The Republican leadership navigated the Sunday morning talk shows yesterday, bemoaning the failure of the President to reach out his first term. Then they groaned today that his Inaugural address didn't do the same.
The laughable thing about all of this is that this is the same group, by and large who plotted on the eve of Obama's first address to oppose literally everything he did, or even agreed with them on.
Now they want to play wounded?
It's like the little kid on the play ground, following around the big kid, badgering him, poking at him, insulting him, irritating him, and generally just being a pest. After about half an hour the big slugs the little kid, and the little kid cries, "What did I do?"
Of course the nation, and the government needs honest discourse. We need our two parties to be able to compromise and discuss. But that's impossible when one group, the Republicans, have such a dichotomous view of compromise.
They view compromise is the Democrats doing whatever they want, whenever they want. And if the Democrats don't do that, then they set themselves on making sure that nothing ever gets done. This is not hyperbole.
The House of Representatives led by the obstructionist Republicans, set the record for the least amount of legislation in over a generation. Consider this tidbit form Jenifer Steinhauer of the New York Times,
The 112th Congress is set to enter the Congressional record books as the least productive body in a generation, passing a mere 173 public laws as of last month. That was well below the 906 enacted from January 1947 through December 1948 by the body President Harry S. Truman referred to as the “do-nothing” Congress, and far fewer than even a single session of many prior Congresses.But it's the Democrats who are to blame for the partisan tone?
The Republican minority in the Senate has invoked filings for cloture in the first four years of Obama's presidency, far and away the most of any single-term in office in US history.
Before he even was elected he reached out the Republicans for advice on policy proposal.
Meanwhile the President has, since the beginning, been trying to reach out to the Republicans. He immediatelymet with the Republican leadership at their annual retreat.
He tried again to reach out when he drafted his health care legislation. Rather than engage in real discourse they accused him of secretly plotting to kill old people with death panels.
They spent years not even accepting he was an American, perpetuating this myth of his Kenyan birth because of no other reason then they knew it riled up their supporters.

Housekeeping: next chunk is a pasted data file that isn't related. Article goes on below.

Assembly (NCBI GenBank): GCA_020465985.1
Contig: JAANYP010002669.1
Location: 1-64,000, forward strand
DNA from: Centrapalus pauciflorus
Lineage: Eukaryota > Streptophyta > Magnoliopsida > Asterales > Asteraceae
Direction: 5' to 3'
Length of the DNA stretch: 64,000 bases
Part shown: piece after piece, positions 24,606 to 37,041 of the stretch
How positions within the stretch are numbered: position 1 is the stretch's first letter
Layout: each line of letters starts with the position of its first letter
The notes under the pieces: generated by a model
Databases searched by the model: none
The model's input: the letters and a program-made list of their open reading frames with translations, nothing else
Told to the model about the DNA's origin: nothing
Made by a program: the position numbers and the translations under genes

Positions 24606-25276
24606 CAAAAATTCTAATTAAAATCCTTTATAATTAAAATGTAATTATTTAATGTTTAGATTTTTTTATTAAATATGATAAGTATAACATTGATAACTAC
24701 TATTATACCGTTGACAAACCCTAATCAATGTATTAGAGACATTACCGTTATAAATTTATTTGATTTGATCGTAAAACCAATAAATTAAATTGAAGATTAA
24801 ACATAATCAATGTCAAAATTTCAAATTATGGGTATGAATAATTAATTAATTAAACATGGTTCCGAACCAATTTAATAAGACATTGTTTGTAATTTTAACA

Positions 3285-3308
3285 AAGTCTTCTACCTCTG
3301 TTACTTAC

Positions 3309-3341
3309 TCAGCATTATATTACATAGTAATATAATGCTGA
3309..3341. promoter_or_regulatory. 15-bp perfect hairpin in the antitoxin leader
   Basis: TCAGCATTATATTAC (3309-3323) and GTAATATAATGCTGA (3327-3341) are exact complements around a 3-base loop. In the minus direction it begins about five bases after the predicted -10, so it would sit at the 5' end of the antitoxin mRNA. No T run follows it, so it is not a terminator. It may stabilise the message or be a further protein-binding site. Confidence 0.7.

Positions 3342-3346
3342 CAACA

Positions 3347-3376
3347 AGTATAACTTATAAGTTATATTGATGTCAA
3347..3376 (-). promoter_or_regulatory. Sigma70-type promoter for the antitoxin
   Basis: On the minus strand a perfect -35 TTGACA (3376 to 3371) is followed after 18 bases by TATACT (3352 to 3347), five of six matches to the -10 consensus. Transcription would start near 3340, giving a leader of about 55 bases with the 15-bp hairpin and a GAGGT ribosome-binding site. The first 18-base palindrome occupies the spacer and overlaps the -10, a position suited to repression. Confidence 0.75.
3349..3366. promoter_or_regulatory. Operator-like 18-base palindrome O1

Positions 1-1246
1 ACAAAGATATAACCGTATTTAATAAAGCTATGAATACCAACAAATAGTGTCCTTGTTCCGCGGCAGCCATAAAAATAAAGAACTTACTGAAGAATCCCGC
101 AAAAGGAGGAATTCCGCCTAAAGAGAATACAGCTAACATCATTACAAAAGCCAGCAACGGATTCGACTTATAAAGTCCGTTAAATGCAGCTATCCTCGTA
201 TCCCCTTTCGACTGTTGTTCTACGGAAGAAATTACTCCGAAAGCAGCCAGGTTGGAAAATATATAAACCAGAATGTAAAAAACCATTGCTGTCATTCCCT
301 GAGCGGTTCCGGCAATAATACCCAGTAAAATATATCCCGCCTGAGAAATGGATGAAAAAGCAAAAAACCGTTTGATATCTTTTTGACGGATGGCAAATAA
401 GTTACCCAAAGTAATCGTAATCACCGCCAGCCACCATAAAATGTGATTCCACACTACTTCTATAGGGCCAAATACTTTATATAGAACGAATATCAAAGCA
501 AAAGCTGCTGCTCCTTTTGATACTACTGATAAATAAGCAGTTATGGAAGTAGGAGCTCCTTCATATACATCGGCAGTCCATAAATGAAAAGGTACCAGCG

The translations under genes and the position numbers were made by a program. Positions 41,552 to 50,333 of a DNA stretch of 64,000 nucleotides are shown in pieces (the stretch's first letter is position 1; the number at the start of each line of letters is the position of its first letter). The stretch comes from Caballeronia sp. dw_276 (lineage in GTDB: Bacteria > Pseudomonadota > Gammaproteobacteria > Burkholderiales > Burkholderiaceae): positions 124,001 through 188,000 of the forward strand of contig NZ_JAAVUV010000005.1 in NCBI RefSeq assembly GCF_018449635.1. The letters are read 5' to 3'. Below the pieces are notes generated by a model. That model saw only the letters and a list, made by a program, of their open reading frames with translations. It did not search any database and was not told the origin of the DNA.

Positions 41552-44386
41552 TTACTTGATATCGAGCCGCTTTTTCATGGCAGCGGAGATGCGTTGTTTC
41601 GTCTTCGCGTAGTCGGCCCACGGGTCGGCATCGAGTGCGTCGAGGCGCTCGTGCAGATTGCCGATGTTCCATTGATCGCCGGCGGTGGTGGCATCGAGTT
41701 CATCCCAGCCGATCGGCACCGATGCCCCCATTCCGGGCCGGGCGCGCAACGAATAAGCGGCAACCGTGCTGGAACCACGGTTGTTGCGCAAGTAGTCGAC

They went on talk show after talk show, engaging in diatribes about tyranny, socialism espousing hatred.
What makes this so sad is that we're not talking about Internet trolls, or even partisan hacks who represent the right wing media. We're talking about actual elected officials espousing hatred.
And through it all Obama kept reaching out his hand, and it kept getting bitten.
Within days of his taking office, they started to question, "how long is enough for him to revive the economy." By the time his first 100 days were up, they were already calling his polices a failure.
They blamed him for a budget that was passed before he'd even been elected President, talking about how much "he" had raised the deficit, ignoring that he was responsible for neither bulk of the spending increase, nor for the half billion in reduced revenue because of the contracted economy.
The Republicans refused to work with him offering only diatribes in place of discourse. Rather they just hid behind the myth "the liberals did it to Bush."
Don't compare Internet trolls to elected officials. Don't compare honest criticism with made up accusations of "death panels", "Kenyan births", or comparisons to Hitler.
Don't compare honest critiques with lies and smears. Don't confuse Internet trolls with elected officials.
Now they want to start a dialogue about bipartisanship? After they refused to even watch a movie with the President?
At a minimum, the President and the Democrats won about 51 percent of the vote. At a minimum the Republicans need to give one percent more than the Democrats. Instead their idea of compromise isn't even their way or no way. It's just no way.
If they want a more bipartisan government, it's time they began to act more bipartisan, and acknowledge that those who voted for them aren't the only ones who voted.